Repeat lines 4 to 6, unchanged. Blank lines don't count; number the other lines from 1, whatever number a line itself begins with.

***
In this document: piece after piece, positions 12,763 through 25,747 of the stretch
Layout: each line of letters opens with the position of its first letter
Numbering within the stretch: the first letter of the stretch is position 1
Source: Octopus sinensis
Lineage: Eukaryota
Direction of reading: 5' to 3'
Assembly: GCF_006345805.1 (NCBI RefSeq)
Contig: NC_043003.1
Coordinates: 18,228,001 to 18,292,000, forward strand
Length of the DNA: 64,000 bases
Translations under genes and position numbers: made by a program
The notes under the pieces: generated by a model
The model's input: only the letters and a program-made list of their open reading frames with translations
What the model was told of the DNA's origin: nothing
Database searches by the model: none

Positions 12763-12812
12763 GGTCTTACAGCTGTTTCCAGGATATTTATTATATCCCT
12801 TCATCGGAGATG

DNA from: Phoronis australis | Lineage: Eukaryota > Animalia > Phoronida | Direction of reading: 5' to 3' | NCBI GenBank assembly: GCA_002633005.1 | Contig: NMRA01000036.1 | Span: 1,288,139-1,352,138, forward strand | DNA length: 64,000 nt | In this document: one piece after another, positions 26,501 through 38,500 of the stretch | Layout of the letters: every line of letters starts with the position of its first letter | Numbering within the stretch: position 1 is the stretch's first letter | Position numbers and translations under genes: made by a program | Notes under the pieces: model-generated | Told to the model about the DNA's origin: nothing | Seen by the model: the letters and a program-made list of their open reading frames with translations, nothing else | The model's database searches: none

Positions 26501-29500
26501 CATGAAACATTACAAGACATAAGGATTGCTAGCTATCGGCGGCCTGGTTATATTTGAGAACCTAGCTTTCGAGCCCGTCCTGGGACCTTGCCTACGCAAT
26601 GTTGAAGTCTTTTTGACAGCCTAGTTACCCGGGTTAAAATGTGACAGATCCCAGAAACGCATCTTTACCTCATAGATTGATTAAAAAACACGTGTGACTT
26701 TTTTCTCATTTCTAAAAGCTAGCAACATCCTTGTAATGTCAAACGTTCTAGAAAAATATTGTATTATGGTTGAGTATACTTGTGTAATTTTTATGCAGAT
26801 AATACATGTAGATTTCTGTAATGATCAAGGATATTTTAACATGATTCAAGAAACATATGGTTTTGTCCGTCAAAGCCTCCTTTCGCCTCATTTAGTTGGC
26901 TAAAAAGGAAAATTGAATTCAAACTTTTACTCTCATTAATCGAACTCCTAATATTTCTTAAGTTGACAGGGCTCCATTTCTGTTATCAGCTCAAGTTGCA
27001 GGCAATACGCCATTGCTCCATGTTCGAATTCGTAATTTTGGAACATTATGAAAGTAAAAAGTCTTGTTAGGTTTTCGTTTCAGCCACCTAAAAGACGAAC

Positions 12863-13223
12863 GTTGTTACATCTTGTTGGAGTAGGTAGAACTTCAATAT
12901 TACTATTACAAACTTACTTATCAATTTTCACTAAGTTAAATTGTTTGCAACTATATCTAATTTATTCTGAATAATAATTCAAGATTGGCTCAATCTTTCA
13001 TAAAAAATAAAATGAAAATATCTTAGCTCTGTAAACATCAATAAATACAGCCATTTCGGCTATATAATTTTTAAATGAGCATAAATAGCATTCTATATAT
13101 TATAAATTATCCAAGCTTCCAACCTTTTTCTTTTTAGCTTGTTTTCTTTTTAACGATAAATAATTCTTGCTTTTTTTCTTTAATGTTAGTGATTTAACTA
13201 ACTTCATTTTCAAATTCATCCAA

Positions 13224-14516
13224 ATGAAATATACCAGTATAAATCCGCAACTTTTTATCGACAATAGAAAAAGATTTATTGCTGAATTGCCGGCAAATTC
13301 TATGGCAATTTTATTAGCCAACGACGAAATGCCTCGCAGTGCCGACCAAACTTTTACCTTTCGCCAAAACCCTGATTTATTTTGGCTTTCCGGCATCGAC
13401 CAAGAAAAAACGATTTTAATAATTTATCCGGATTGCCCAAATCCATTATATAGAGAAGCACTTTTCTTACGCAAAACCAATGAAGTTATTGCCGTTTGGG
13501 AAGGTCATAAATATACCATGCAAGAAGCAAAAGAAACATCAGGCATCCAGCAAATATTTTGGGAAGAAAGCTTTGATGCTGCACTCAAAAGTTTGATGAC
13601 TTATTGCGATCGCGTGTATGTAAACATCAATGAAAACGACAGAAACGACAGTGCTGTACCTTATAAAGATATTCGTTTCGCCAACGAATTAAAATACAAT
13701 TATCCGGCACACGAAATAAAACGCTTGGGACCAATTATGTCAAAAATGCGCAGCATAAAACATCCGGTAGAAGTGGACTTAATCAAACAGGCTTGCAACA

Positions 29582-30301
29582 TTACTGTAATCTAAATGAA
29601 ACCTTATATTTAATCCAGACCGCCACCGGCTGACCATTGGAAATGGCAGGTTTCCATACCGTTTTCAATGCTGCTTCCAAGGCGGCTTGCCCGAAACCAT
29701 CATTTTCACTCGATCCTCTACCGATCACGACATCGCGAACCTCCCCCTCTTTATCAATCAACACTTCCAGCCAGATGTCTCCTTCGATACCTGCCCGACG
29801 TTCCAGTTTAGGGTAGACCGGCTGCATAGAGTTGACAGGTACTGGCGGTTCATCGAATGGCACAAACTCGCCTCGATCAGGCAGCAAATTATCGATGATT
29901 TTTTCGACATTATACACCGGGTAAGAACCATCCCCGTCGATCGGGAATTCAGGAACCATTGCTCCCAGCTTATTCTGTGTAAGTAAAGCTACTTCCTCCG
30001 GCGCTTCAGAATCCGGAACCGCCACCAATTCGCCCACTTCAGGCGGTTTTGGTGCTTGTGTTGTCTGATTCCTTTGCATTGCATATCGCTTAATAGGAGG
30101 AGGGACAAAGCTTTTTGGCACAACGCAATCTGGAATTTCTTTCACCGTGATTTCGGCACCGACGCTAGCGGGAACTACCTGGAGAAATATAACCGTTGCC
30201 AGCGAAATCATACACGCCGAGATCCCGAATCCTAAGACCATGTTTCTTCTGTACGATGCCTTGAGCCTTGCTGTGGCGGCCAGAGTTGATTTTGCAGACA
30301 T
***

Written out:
Source: Octopus sinensis
Lineage: Eukaryota
Direction of reading: 5' to 3'